This is him, my Great Uncle Jim. He served and died in France in World War 1 in Boulogne on 2nd August 1917. With the centenary of the Armistice approaching, now seems a good time to honour and remember him.
Although I never met him, he was my Grandma’s brother, and he was family. His name was James Small and he served with the Royal Marine Labour Corps in WW1.
He wrote to Dolly and Fred – my Grandma and Grandpa – in December 1915 when he was stationed in Le Havre. Here is part of the letter he wrote, with a photograph of himself attached.
He says “Well, Doll, you never said what I could send the children” (that would be my dad and his sister, my aunt) “I was a good mind to get a pinafore for the girl” and he says later on “Let me know what little thing I can get the children from France”.
Jim is buried in Boulogne Eastern Cemetery. As a member of the Royal Marine Labour Corps it’s unlikely that he was in active service on the front, and was most likely to have been involved in heavy manual support work.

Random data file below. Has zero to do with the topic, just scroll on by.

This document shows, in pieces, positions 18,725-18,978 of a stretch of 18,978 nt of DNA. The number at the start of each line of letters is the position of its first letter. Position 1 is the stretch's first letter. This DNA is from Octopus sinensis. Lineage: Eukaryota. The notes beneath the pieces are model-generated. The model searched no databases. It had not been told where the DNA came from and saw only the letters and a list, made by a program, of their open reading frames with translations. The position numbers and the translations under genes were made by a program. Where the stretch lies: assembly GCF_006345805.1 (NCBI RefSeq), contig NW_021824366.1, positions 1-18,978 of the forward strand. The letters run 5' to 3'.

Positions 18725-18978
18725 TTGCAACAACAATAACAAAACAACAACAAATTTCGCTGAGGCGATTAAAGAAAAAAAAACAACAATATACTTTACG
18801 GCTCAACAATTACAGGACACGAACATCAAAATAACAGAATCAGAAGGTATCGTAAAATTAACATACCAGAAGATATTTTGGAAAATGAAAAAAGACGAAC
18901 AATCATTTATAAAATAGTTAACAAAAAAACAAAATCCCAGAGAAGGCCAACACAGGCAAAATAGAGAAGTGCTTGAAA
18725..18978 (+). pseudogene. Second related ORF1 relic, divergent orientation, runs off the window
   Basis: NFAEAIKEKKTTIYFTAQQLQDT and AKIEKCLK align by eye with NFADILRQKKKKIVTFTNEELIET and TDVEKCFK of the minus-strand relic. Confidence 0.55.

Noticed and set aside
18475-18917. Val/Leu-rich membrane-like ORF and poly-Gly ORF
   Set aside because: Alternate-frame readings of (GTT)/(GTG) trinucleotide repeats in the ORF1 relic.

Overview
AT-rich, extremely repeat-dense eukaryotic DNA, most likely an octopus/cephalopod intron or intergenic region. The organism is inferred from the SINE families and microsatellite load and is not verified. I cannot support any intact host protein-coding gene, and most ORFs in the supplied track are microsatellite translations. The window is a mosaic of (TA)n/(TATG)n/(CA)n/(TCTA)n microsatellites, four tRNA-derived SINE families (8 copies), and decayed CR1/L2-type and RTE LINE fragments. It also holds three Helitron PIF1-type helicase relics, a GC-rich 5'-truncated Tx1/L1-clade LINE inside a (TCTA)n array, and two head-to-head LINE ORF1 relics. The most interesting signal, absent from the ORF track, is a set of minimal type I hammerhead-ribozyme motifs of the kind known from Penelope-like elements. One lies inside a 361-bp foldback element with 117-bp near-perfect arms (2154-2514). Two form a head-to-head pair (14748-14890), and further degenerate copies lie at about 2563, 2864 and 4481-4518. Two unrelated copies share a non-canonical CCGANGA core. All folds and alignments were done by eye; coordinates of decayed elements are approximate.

Nonetheless, he was doing his bit and paid the ultimate price as it’s possible that he contracted an illness (the conditions weren’t healthy) and died in hospital. He was 47 or 48.
In the 1930s, my dad (one of “the children” mentioned in Jim’s letter) went to Belgium and France to see the WW1 battlefields and trenches. He found Jim’s grave in Boulogne Eastern Cemetery and took this photo.
About 10 years ago I also went to find Jim’s grave. It looks much the same, is clean and surrounded by well-kept gardens, thanks to the War Graves Commission, who helped by sending me the exact location of the grave so I could visit and pay my respects.
Now, when we travel to France on our way to visit and explore more of this, one of our favourite countries, I always nod towards Boulogne spread out below as we pass by on the autoroute, and think of Great Uncle Jim resting, I hope, in peace, and not forgotten.
Boulogne Eastern Cemetery War Graves